How to act if the baby chokes on milk?

Muhammad Usman Babar
5 min readSep 3, 2020

How to act if the baby chokes on milk?

The reality is that choking on milk is relatively frequent and is usually solved without doing too much, but just in case it happens to you, we are going to explain today how to act if your baby chokes on milk, either while breastfeeding, or be it taking a bottle.

If your baby chokes a lot

If it happens frequently to your baby, you may not need this paragraph, because you will have already mentioned it to the pediatrician and perhaps he has already given you the solution. And is that if a baby chokes very frequently, an assessment is usually made in case there is a swallowing disorder, gastroesophageal reflux, etc.

It may also happen that it is more of an external issue: that the milk from the bottle falls too fast for the baby to manage it effectively, or that the reflex to ejection breast milk is so strong that the first “jets” go straight to the baby’s throat, with force, causing him to choke.

In the first case, it will be necessary to adjust the flow of the milk outlet and even modify the way the baby is fed, making it more vertical (the Kassing method is a good option). In the second, it can help the mother to express a little milk before breastfeeding, so that when the child sucks it does not come out with as much force.

If one day he suddenly chokes

Although the scare you get is great, because we are talking about small babies, the good thing about choking on a liquid is that it is just that, a liquid, and it will hardly plug the airways in a very dangerous way.

The usual thing, when some liquid goes into the airway, is that the cough reflex is triggered to go, little by little, removing the milk to the outside. But sometimes, before the cough, we can find the child increasingly upset trying to catch air, and then the most logical thing is to put it upside down right away so that, due to gravity, it is easier for the liquid to go outside (many Sometimes they choke when they spit up some milk if they are looking up and do not know how to manage the milk that rises to them)

Beyond putting them on their stomach, you don’t have to do anything if the baby is coughing, because that way you are already solving the choking episode.

Now, if little by little the coughing stops, and instead of being better, it is worse, not only will we have to ask for help (someone calls the emergency room), but we will have to assess what the child’s state of consciousness is.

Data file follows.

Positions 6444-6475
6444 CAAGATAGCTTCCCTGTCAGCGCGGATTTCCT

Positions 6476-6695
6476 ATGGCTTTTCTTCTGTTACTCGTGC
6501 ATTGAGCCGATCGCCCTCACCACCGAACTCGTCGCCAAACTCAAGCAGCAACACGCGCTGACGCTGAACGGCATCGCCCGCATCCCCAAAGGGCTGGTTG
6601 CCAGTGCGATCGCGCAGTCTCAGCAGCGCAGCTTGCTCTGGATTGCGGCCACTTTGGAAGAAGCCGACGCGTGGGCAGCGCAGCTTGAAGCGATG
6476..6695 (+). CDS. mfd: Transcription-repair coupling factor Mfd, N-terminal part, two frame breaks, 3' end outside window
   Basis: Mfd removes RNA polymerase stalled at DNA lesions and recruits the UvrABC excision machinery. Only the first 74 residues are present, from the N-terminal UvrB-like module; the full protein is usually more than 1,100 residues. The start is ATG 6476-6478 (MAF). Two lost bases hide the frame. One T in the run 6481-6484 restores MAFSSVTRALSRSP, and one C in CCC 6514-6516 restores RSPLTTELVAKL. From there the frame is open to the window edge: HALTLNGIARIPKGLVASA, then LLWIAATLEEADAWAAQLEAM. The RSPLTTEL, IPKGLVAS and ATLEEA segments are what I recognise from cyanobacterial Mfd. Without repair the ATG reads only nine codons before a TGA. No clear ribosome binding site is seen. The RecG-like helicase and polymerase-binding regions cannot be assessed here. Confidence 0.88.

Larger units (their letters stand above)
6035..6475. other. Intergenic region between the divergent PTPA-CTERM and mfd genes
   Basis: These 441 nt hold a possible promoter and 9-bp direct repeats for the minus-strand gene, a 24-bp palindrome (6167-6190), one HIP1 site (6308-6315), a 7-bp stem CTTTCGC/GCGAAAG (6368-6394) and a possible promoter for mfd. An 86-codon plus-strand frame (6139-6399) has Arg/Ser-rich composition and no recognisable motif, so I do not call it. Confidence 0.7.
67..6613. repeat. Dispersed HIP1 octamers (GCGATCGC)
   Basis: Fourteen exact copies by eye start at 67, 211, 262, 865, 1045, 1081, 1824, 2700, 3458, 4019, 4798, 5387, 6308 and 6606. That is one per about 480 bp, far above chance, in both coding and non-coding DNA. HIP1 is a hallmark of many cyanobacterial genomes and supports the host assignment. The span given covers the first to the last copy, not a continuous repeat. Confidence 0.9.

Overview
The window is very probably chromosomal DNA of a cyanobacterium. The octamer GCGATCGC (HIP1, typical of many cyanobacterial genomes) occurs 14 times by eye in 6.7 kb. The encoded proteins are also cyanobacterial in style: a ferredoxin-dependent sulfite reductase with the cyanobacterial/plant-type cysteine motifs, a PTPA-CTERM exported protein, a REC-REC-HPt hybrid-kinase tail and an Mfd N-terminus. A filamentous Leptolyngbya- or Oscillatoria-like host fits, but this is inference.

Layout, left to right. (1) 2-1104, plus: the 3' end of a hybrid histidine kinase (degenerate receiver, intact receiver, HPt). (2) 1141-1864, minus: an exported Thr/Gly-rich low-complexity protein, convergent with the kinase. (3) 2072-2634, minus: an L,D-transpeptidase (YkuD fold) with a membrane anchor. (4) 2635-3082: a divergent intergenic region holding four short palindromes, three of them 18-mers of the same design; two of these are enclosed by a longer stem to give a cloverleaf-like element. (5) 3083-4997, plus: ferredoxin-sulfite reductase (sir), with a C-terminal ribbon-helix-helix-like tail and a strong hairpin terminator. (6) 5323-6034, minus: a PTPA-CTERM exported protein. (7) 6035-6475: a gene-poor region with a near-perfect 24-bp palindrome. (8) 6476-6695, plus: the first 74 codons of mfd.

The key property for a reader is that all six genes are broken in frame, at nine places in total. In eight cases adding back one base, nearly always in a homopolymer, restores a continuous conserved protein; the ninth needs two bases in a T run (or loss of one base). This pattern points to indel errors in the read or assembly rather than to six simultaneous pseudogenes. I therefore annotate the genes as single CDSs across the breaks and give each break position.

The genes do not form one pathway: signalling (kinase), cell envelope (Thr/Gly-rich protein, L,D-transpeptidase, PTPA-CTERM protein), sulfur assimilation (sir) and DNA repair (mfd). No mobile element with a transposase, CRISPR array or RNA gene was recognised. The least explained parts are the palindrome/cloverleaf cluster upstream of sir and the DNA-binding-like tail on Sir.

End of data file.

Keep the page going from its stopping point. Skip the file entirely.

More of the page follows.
If you are conscious

According to the latest resuscitation guidelines of the European Resuscitation Council, if a child with airway obstruction is conscious but does not cough, or if the cough is not effective, we should start hitting him on the back with the heel of our hand.

If despite the blows, we see that the baby is not breathing (this is more common if he has choked on a solid object), we will do chest compressions. In both cases, an attempt is made to increase the baby’s intrathoracic pressure to produce an artificial cough and help him to move the object that is obstructing the airway.

If we still do not achieve our goal, we should continue with a sequence of five blows to the back and five chest compressions, but we insist, it is very, very unlikely that we will reach this point because the most common is that as soon as we modify the posture in which it is, the liquid comes out, helped by the baby’s cough.

What if we found him unconscious and out of breath?

Some people leave babies taking the bottle alone because they have seen that they are very capable of managing it. The baby remains to lie down, the bottle is supported in some strategic way, and he/she eats as he wants to eat the food.

This, is very dangerous, because the risk of choking is evident, and if we are not there to act when we arrive it may be too late.

In the same way, it is recommended that, at least for the first six months, the baby sleeps in the same room as the parents because, in case of any incident, they can act (I am thinking of a baby that spits up milk, for example or vomit, and no one is by your side to change your posture and not choke on these fluids)

If for whatever reason, we arrived and saw the unconscious baby, without breathing, we would not only have to try to clean the mouth to remove as much milk as possible or look for a possible object with our eyes, but we would have to start doing what was known as cardiopulmonary resuscitation or basic life support.

To do this, one begins with the so-called rescue breaths: opening the airway by throwing the head back slightly while opening the mouth (forehead-chin maneuver) and giving 5 rescue breaths, while observing that, when doing so, The baby’s chest rises and falls (if it does not, make sure that we have opened the airway wall with the extension of the head.

After the 5 ventilations, 15 chest compressions are made and from then on cycles of 15 compressions are completed with 2 ventilations. We continue like this until the emergency service relieves us, or until the baby begins to breathe and begins to regain consciousness.

As you can see, I have put myself in the worst, just in case. But I repeat, and in order not to scare you too much: most of the time it is enough to prevent choking episodes and, if they do happen, act quickly trying to get the baby to cough the milk out with its cough, in our arms, face down.

Originally published at on September 3, 2020.